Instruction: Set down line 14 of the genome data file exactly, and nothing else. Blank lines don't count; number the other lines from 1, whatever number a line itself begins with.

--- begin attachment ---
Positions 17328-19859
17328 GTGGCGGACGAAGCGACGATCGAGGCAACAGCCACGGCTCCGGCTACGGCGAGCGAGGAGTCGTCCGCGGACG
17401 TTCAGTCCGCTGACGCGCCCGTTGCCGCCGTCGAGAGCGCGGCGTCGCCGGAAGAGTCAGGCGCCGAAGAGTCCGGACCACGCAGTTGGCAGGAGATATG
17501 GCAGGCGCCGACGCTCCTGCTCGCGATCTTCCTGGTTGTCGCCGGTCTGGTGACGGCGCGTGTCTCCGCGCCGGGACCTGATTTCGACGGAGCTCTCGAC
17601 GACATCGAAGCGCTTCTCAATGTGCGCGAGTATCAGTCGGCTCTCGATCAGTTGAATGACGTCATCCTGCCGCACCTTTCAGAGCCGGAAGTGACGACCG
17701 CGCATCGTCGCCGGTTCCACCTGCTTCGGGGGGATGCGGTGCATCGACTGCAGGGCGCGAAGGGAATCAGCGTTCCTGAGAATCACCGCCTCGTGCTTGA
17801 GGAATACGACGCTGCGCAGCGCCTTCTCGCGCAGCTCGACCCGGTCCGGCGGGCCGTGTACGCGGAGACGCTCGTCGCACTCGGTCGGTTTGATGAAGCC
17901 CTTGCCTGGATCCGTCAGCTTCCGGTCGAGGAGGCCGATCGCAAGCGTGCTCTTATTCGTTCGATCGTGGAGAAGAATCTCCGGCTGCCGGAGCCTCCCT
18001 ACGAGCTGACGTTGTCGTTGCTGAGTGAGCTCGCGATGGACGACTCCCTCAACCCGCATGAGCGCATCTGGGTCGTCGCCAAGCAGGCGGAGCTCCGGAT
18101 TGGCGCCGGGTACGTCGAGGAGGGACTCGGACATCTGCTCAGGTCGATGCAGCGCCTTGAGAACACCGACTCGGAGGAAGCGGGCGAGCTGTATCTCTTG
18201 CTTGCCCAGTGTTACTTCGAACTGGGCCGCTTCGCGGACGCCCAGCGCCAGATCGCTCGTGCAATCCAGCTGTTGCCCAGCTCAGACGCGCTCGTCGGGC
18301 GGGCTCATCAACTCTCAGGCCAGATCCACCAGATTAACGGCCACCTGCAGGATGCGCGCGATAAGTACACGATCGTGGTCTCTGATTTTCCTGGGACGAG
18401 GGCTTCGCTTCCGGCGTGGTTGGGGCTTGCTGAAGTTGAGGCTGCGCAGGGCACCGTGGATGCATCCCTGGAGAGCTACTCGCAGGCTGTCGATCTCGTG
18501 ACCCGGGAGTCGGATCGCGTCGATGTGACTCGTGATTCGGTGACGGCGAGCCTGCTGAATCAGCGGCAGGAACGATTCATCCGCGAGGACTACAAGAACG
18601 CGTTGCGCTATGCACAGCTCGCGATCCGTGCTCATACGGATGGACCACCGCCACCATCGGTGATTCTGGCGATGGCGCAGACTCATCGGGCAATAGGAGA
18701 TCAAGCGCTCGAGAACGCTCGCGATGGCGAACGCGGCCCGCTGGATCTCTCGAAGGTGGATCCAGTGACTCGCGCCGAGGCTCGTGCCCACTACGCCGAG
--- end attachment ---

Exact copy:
18501 ACCCGGGAGTCGGATCGCGTCGATGTGACTCGTGATTCGGTGACGGCGAGCCTGCTGAATCAGCGGCAGGAACGATTCATCCGCGAGGACTACAAGAACG